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Quick Facts: Dental Assistants
2018 Median Pay $38,660 per year
$18.59 per hour
Typical Entry-Level Education Postsecondary nondegree award
Work Experience in a Related Occupation None
On-the-job Training None
Number of Jobs, 2018 346,000
Job Outlook, 2018-28 11% (Much faster than average)
Employment Change, 2018-28 38,700

What Dental Assistants Do

Dental assistants provide patient care, take x rays, recordkeeping and schedule appointments.

Work Environment

Almost all dental assistants work in dentists’ offices. Most work full time.

How to Become a Dental Assistant

There are several possible paths to becoming a dental assistant. Some states require assistants to graduate from an accredited program and pass an exam. In other states, there are no formal educational requirements and dental assistants learn how to perform their jobs through on-the-job training.

Pay

The median annual wage for dental assistants was $38,660 in May 2018.

Job Outlook

Employment of dental assistants is projected to grow 11 percent from 2018 to 2028, much faster than the average for all occupations. The aging population and ongoing research linking oral health and general health will continue to increase the demand for preventive dental services.

State & Area Data

Explore resources for employment and wages by state and area for dental assistants.

Similar Occupations

Compare the job duties, education, job growth, and pay of dental assistants with similar occupations.

More Information, Including Links to O*NET

Learn more about dental assistants by visiting additional resources, including O*NET, a source on key characteristics of workers and occupations.

What Dental Assistants Do About this section

Dental assistants
Assistants prepare and organize tools needed by dentists to work on a patient.

Dental assistants perform many tasks, ranging from patient care and taking x rays to recordkeeping and scheduling appointments. Their duties vary by state and by the dentists’ offices where they work.

Duties

Dental assistants typically do the following:

  • Ensure that patients are comfortable in the dental chair
  • Prepare patients and the work area for treatments and procedures
  • Sterilize dental instruments
  • Hand instruments to dentists during procedures
  • Dry patients’ mouths using suction hoses and other equipment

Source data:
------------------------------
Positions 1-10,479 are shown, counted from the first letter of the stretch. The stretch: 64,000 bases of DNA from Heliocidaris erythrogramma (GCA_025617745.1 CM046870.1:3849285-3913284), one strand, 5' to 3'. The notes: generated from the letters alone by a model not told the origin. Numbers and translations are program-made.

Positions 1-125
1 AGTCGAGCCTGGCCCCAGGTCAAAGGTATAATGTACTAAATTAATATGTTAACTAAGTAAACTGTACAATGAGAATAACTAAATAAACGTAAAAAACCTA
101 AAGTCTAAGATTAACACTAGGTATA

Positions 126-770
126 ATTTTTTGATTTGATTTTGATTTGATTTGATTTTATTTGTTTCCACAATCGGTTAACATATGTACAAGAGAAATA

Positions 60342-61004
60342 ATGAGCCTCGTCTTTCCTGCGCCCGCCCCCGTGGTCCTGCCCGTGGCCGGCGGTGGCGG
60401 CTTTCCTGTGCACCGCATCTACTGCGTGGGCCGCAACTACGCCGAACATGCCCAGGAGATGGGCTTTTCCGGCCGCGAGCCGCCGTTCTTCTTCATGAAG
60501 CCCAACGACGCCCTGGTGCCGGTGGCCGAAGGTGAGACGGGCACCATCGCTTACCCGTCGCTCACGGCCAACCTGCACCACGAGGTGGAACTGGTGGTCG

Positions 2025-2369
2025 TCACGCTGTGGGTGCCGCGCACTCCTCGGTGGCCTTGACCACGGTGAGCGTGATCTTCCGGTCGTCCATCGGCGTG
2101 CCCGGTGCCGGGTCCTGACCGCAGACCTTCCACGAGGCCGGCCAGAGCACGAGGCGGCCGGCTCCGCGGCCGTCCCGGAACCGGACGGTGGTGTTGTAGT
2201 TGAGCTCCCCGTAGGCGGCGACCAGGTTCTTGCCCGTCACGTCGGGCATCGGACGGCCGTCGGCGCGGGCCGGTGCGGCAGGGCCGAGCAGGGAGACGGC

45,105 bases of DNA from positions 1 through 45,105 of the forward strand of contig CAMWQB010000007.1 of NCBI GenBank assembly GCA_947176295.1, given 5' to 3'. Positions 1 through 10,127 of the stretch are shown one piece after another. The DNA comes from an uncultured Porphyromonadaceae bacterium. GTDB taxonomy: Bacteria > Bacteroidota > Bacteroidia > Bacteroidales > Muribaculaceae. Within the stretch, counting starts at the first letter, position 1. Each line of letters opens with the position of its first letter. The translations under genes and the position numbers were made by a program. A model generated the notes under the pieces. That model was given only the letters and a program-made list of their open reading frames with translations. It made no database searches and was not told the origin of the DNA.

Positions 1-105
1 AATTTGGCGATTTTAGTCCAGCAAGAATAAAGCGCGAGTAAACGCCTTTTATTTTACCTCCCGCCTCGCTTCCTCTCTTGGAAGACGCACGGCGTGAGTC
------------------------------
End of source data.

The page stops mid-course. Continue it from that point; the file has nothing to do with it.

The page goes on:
• Instruct patients in proper oral hygiene
  • Process x rays and complete lab tasks, under the direction of a dentist
  • Keep records of dental treatments
  • Schedule patient appointments
  • Work with patients on billing and payment

Assistants who perform lab tasks, such as taking impressions of a patient’s teeth, work under the direction of a dentist. They may prepare materials for dental impressions or to create temporary crowns.

Dental assistants are allowed to perform the following procedures in some states:

  • Coronal polishing
  • Sealant application
  • Fluoride application
  • Topical anesthetic application

Coronal polishing, which means removing soft deposits such as plaque, gives teeth a cleaner appearance. In sealant application, a dental assistant paints a thin, plastic substance over teeth that seals out food particles and acid-producing bacteria to keep teeth from developing cavities. Fluoride application, in which fluoride is put directly on the teeth, is another anticavity measure. Some dental assistants may be qualified to apply topical anesthetic to an area of a patient’s mouth, temporarily numbing the area to help prepare a patient for procedures.

Each state regulates the scope of practice for dental assistants.

Work Environment About this section

Dental assistants
Dental assistants provide support to dentists as they work on patients.

Dental assistants held about 346,000 jobs in 2018. The largest employers of dental assistants were as follows:

Offices of dentists 90%
Offices of physicians 2
Government 2

Dental assistants work under the supervision of dentists and work closely with dental hygienists in their day-to-day activities.

Dental assistants wear safety glasses, surgical masks, protective clothing, and gloves to protect themselves and patients from infectious diseases. They also must follow safety procedures to minimize risks associated with x-ray machines.

Work Schedules

Most dental assistants work full time. Some may work evenings or weekends.

How to Become a Dental Assistant About this section

Dental assistants
Sometimes, patients are in extreme pain and/or mental distress, so the assistant should be sensitive to their emotions.